Ponzi called me while shopping with some questions about USB Hubs. I realized that many people may have the same questions, so I decided to try and answer some of those for you in this video. Her first question was “What is actually the difference between 1.0 and 2.0?” and the other one was “the price difference between 4 slots and 7 slots is only $10… so which one should I get?”
Basically, you don’t have to go with 2.0. However, if you’re going to want to plug high-speed devices into the hub, you will want to go with 2.0. What’s the difference? Speed. That’s pretty much it. USB 2.0 averages data rate of 480 Mbps, while 1.1 only gets 12Mbps. That’s approximately a difference of 40 times faster. You can’t argue with numbers like that. USB 2.0 is considered Hi-speed mode while 1.0 and 1.1 are known as full- speed USB modes.
You should also keep in mind that sometime in the near future, 2.0 will be old, and USB 3.0 will be upon us. It was gone over with a fine-toothed comb at CES 2008. USB 3.0 is rumored to have speeds of 4.8Gbits, if you can even imagine that! It also is purported to have a power system that will cut the juice when a device isn’t being used.
The 4-port USB hub may be $10.00 cheaper, but I would spend the extra money to buy the 7 port. You never hear someone saying that they have too many USB ports, do you? You’re always going to have devices that you need to connect. It’s better to have empty/open ports, than to have a need to connect something… only to find all your ports are full.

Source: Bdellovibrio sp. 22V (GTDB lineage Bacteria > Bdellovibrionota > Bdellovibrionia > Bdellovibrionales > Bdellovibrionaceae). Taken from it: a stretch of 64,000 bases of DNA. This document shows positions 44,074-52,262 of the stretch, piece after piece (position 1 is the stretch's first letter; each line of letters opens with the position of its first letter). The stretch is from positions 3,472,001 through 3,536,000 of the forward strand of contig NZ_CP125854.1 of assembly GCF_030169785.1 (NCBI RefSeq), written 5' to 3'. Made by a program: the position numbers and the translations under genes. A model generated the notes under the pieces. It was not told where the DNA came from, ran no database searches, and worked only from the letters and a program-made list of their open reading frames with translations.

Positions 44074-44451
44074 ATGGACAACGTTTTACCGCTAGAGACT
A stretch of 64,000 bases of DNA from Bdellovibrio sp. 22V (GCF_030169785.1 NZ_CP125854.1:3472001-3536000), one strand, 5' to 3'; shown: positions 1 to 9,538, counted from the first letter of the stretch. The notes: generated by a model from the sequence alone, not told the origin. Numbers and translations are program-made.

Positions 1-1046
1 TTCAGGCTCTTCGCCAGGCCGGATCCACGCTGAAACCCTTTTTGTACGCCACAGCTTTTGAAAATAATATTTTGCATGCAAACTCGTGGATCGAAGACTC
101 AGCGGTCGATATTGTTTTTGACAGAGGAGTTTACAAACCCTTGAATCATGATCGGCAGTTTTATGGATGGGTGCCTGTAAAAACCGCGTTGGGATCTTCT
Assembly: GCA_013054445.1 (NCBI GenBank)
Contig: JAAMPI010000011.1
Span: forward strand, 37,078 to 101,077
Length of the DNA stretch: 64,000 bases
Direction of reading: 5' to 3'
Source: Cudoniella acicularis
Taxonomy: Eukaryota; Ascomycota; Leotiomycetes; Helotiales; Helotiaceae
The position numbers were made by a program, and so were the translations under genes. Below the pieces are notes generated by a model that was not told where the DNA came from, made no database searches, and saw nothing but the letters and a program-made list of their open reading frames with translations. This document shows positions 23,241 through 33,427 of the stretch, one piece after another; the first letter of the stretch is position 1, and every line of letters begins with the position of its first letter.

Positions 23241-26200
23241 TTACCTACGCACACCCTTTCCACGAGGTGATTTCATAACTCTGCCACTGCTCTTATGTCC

“Purple Owl” reminded me that looking for a powered USB hub is also important, to make sure you can support all USB devices (not just those that have their own power supply):
So often I have tried to use a USB hub, and found that it did not work because the hub was not powered. Why is it that almost nobody mentions that it’s SO important to have a powered USB hub? When buying my current hub online, I trudged through pages of specs, and found I simply couldn’t tell whether a hub I was interested in was powered or not.
True! Ponzi also asked me if USB will always work on both PCs and Macs. I assured her that yes, USB devices should always work on either system. The drivers may not always be the same. I’ve had an easier time getting OS X to recognize USB devices, than I ever did on a Windows platform. They usually work easier right out of the box with OS X.
Let’s also not forget that the future of USB lies in wireless. If you wander over to have a read at the USB ‘headquarters’ website, you’ll get the following description:
With more than 2 billion legacy wired USB connections in the world today, USB is the de facto standard in the personal computing industry. Soon, these same, fast, interoperable connections will become available in the wireless world, with the introduction of Wireless USB from the USB-IF. Wireless USB is the new wireless extension to USB that combines the speed and security of wired technology with the ease-of-use of wireless technology.
All in all, USB devices and gadgets are a part of every Geek’s life.
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